DarkGarden
Paranoid (IV) Inmate

From: in media rea
Insane since: Jul 2000

posted posted 02-26-2003 15:32

Funny.


I thought I was bothered by the pointless pain of an innocent in a situation that could have been wholly prevented by not allowing the stupid to live.
I thought I was moved by the idea that the monstrous drive of yet another human was bared and that the focus was once again obscured.
I thought that I was crying out for an end of some sort...a dissatisfaction with the pathetic human spirit, and the willingness we have to aid that spirit with less limitations and more jaded commentary.


I didn't realize that I was comparing the pain of one to another. I didn't realize that I had to judge by the height of the victimized. I didn't realize that it was about my perspective and how it should be changed to view one life as more valuable, or less so than the next.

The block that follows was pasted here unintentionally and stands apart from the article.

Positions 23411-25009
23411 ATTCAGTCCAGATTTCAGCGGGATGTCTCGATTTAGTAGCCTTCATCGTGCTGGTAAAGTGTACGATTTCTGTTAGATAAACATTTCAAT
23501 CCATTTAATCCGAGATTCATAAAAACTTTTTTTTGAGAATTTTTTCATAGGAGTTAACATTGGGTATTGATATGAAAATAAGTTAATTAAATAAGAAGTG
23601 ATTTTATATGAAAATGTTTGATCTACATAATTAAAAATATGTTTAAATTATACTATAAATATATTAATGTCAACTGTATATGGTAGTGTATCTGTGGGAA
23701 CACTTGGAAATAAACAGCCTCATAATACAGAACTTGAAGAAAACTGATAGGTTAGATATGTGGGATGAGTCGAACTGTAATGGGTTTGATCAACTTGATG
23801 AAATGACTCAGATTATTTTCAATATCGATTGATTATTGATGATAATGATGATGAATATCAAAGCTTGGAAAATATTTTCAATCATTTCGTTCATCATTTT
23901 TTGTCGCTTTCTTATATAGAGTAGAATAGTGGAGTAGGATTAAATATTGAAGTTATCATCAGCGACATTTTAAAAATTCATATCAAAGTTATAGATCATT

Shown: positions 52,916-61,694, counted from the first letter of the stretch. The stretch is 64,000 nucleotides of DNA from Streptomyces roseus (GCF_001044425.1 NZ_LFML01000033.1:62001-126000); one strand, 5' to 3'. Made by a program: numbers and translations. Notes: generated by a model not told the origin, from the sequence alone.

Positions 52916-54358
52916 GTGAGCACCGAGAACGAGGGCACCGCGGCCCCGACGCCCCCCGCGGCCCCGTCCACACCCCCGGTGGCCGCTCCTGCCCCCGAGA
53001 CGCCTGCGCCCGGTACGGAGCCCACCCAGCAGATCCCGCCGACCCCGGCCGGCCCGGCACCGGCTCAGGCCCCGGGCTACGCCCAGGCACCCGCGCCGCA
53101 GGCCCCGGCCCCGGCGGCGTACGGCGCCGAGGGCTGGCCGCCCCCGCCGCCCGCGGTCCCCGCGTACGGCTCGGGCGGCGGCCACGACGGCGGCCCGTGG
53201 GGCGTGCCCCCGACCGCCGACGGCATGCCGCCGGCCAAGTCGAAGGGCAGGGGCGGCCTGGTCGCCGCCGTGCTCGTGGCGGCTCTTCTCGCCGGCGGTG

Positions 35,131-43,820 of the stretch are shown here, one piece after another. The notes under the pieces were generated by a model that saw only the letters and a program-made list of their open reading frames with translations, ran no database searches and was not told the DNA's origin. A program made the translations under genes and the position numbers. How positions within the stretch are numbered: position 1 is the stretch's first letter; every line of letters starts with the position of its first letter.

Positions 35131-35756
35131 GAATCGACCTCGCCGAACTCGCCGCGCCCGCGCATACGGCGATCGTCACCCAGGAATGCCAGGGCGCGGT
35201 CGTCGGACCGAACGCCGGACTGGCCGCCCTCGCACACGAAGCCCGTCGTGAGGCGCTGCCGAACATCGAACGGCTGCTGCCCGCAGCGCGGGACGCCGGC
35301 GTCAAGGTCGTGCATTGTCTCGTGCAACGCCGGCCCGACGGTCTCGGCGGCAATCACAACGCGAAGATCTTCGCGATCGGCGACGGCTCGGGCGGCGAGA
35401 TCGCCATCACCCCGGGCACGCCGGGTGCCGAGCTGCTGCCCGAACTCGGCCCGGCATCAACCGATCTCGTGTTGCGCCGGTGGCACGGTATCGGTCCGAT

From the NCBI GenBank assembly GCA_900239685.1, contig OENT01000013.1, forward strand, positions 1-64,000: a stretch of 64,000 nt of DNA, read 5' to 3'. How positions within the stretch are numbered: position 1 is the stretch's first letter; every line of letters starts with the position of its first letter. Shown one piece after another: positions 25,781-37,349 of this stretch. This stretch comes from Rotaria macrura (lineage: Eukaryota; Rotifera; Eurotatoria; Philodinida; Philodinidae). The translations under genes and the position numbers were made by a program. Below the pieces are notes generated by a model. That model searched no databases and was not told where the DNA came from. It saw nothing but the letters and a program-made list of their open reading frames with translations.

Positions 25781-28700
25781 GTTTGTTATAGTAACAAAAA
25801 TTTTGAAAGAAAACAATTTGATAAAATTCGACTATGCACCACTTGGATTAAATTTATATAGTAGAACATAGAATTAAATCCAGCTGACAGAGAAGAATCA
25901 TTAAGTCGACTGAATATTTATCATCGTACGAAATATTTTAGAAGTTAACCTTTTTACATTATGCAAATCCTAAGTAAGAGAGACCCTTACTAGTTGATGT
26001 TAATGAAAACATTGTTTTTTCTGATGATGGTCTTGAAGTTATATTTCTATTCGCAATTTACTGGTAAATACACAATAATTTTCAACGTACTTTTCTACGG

---


I only knew that someone was hurt.


---


I'm glad that I can see now that I was wrong for just caring about that.



krets
Paranoid (IV) Mad Scientist

From: KC, KS
Insane since: Nov 2002

posted posted 02-26-2003 15:51

WS: So, because you've killed someone, you've got a greater insight into value of life than everyone else? That almost makes me laugh. The fact that you've actually taken a life doesn't make your point of view any more or less relevant than the rest of ours. We've all lost someone close to us and we all know how that feels; it's not necessary for us to have ended a life to be hurt by the loss.

DG: See, you should never stay away from the Asylum for too long, you might miss out on valuable life lessons.